of the New Economy
Intellectual property, also known simply as IP, has become one of the most talked about topics in business today, yet it is still one of the least understood. Simply stated, intellectual property consists of products of the human mind and creativity that are protected by law. It is an intangible, lacking physical substance. It has neither length nor width nor height. It has no weight and casts no shadow. It is colorless, odorless, and tasteless.
Like tangible property, intellectual property can be bought, sold, and rented. Also like tangible property, it can be lost or destroyed through carelessness or neglect. It is insurable and could be used as a collateral. It may be the result of a momentary flash of inspiration or years of diligent and painstaking labor. It may be lost in a moment or continue in perpetuity.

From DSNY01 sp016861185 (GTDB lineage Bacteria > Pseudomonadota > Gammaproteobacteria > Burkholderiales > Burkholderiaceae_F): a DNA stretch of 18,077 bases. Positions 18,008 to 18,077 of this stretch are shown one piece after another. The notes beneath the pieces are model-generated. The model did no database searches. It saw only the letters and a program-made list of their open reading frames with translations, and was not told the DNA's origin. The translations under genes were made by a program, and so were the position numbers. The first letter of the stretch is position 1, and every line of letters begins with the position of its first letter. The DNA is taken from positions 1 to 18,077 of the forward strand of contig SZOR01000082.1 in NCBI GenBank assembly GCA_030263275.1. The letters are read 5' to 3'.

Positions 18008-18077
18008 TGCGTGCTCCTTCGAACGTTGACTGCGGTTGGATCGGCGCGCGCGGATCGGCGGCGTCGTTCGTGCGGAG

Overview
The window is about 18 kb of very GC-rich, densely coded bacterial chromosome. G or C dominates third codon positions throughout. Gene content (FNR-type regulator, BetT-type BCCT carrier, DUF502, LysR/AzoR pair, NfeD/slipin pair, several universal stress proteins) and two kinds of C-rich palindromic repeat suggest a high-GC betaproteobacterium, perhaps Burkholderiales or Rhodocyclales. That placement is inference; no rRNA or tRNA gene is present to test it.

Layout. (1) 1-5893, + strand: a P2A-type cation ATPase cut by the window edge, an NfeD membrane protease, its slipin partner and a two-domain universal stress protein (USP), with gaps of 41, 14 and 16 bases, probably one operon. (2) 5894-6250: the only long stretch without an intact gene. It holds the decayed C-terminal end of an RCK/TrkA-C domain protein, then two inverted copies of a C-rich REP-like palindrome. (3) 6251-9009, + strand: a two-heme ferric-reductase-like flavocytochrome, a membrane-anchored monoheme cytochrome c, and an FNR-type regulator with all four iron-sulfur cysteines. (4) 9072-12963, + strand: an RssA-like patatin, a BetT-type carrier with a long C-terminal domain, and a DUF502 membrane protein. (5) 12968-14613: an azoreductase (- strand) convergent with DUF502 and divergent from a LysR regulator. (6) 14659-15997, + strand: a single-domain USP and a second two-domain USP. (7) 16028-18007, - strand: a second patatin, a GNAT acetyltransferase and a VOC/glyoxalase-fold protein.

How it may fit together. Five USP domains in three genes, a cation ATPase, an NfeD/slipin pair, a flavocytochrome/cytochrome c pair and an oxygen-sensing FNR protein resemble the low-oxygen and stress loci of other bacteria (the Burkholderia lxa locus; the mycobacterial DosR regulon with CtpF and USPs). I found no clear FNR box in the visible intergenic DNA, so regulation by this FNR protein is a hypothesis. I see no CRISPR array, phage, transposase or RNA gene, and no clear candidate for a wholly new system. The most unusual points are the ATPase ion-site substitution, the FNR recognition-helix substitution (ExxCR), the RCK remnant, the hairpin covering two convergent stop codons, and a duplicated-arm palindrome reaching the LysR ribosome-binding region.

Whatever its other characteristics, however, intellectual property does have economic value—often, great economic value—although this value is often overlooked, underestimated, and underreported. In business, it may constitute either an opportunity or a threat, depending (in large part) on who owns it.
It has often been said that “knowledge is power.” Although unsaid, knowledge is also wealth. Indeed, in today's knowledge-based economy, intellectual property is often the single most important asset of an enterprise. Intangible assets now represent almost 75% of the total market